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Supreme Court: Father’s consent not needed in adoption

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A father who had been incarcerated and failed to keep up with support payments wasn’t denied due process when the children’s mother remarried and her new husband adopted the children.

The Indiana Supreme Court affirmed the adoption petition out of Allen Superior Court in In re Adoption of T.L. and T.L.; M.G. v. R.J. and E.J., 02S03-1308-AD-528. Justice Mark Massa wrote that the trial court findings and conclusions of law, and cited statute that provide a natural parent’s consent, is not required if the parent knowingly fails to provide care and support of his children.

“Based on Father’s history of payment (and non-payment), we cannot say the trial court’s finding that Father was able to pay … but chose not to do so was unsupported by the evidence. Therefore, it was not clearly erroneous,” Massa wrote for the unanimous court.

“That finding supports the trial court’s judgment that Father’s consent to the adoption was not required under Indiana law; thus, the judgment is also not clearly erroneous, and we must affirm.”


 

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  1. The sad thing is that no fish were thrown overboard The "greenhorn" who had never fished before those 5 days was interrogated for over 4 hours by 5 officers until his statement was illicited, "I don't want to go to prison....." The truth is that these fish were measured frozen off shore and thawed on shore. The FWC (state) officer did not know fish shrink, so the only reason that these fish could be bigger was a swap. There is no difference between a 19 1/2 fish or 19 3/4 fish, short fish is short fish, the ticket was written. In addition the FWC officer testified at trial, he does not measure fish in accordance with federal law. There was a document prepared by the FWC expert that said yes, fish shrink and if these had been measured correctly they averaged over 20 inches (offshore frozen). This was a smoke and mirror prosecution.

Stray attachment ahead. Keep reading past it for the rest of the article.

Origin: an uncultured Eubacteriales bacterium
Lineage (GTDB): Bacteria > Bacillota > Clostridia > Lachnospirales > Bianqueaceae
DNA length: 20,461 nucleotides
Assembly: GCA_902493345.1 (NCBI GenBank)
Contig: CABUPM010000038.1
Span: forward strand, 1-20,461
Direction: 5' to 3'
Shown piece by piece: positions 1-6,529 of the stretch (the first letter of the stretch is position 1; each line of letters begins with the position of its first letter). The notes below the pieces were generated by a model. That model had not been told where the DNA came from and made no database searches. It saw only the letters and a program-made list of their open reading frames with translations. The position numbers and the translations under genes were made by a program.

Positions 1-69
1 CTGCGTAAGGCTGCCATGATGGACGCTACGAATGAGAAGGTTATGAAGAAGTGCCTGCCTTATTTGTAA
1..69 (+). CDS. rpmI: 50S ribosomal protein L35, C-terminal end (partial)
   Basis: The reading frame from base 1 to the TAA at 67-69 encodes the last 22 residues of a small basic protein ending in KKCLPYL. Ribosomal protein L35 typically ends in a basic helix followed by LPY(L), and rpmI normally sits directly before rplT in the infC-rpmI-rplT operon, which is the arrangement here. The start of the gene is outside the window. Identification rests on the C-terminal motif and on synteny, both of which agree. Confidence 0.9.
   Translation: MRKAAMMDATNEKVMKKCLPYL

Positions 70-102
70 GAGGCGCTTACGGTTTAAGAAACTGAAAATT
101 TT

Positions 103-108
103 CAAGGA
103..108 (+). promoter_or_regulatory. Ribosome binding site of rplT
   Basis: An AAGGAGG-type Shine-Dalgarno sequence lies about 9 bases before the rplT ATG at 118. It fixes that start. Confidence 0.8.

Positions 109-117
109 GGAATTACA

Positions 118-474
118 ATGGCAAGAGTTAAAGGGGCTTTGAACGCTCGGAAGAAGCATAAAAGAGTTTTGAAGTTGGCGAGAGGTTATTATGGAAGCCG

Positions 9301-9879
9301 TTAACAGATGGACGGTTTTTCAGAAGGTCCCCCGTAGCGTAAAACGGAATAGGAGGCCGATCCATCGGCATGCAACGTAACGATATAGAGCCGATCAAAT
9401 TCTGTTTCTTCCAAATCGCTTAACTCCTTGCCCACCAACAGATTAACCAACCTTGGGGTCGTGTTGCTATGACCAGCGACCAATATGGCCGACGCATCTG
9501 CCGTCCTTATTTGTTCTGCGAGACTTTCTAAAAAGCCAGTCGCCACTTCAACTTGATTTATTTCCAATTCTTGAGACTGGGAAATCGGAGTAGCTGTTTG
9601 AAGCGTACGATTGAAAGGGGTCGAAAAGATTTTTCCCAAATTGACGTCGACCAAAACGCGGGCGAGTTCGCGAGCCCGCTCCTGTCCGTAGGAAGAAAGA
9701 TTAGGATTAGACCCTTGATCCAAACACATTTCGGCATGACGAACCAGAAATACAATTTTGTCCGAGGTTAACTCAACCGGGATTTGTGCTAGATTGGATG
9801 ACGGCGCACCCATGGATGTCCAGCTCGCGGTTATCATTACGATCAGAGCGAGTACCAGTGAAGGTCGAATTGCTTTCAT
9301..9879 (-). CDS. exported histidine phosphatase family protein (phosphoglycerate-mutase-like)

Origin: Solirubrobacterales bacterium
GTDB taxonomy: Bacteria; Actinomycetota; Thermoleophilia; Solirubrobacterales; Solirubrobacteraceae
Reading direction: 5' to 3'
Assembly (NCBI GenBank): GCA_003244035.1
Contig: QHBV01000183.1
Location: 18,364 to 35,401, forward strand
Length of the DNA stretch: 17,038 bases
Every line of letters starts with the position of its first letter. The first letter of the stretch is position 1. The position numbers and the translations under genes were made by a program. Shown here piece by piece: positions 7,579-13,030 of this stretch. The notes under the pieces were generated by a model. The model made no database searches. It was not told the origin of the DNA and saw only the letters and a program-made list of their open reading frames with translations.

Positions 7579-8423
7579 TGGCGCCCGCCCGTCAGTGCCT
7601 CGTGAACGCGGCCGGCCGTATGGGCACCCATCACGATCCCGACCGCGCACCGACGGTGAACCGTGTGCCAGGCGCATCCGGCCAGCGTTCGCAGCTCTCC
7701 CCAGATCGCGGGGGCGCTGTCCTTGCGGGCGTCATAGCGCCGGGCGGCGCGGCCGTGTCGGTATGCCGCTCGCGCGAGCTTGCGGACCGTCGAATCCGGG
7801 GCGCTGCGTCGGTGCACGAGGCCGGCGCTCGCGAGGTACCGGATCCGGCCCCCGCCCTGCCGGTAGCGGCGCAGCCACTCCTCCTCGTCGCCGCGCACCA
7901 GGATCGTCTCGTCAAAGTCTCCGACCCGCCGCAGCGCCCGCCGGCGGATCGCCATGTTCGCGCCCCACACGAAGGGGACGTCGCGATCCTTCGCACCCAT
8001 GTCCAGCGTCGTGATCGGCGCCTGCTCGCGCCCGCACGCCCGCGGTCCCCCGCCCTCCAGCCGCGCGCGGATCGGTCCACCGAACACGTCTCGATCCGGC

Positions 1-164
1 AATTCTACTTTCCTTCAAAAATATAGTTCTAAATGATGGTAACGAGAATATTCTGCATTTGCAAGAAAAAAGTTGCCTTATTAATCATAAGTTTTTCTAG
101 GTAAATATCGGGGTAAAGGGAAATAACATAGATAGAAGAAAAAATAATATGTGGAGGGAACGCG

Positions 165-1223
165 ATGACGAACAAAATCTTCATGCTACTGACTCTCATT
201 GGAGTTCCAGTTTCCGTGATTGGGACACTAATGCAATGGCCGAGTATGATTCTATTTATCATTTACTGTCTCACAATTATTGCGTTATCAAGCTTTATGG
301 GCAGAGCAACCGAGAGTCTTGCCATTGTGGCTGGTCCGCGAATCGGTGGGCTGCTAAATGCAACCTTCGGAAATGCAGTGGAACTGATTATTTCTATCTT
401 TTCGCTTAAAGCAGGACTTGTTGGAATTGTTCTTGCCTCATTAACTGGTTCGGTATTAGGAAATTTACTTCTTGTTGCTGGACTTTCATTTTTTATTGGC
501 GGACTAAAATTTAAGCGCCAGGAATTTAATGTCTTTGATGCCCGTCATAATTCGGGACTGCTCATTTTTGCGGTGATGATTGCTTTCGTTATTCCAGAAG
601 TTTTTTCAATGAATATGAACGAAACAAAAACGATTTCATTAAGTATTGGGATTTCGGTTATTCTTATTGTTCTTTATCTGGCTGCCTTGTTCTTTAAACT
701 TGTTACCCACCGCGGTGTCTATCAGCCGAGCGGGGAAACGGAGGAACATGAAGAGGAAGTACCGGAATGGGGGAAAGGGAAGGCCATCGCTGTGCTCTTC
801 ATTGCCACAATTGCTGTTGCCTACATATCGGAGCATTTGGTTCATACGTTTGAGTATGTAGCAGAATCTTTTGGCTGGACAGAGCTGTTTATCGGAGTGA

2. I love this, Dave! Many congrats to you! We've come a long way from studying for the bar together! :)

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  4. It would be hard not to feel the Kramers' anguish. But Catholic Charities, by definition, performed due diligence and held to the statutory standard of care. No good can come from punishing them for doing their duty. Should Indiana wish to change its laws regarding adoption agreements and or putative fathers, the place for that is the legislature and can only apply to future cases. We do not apply new laws to past actions, as the Kramers seem intent on doing, to no helpful end.

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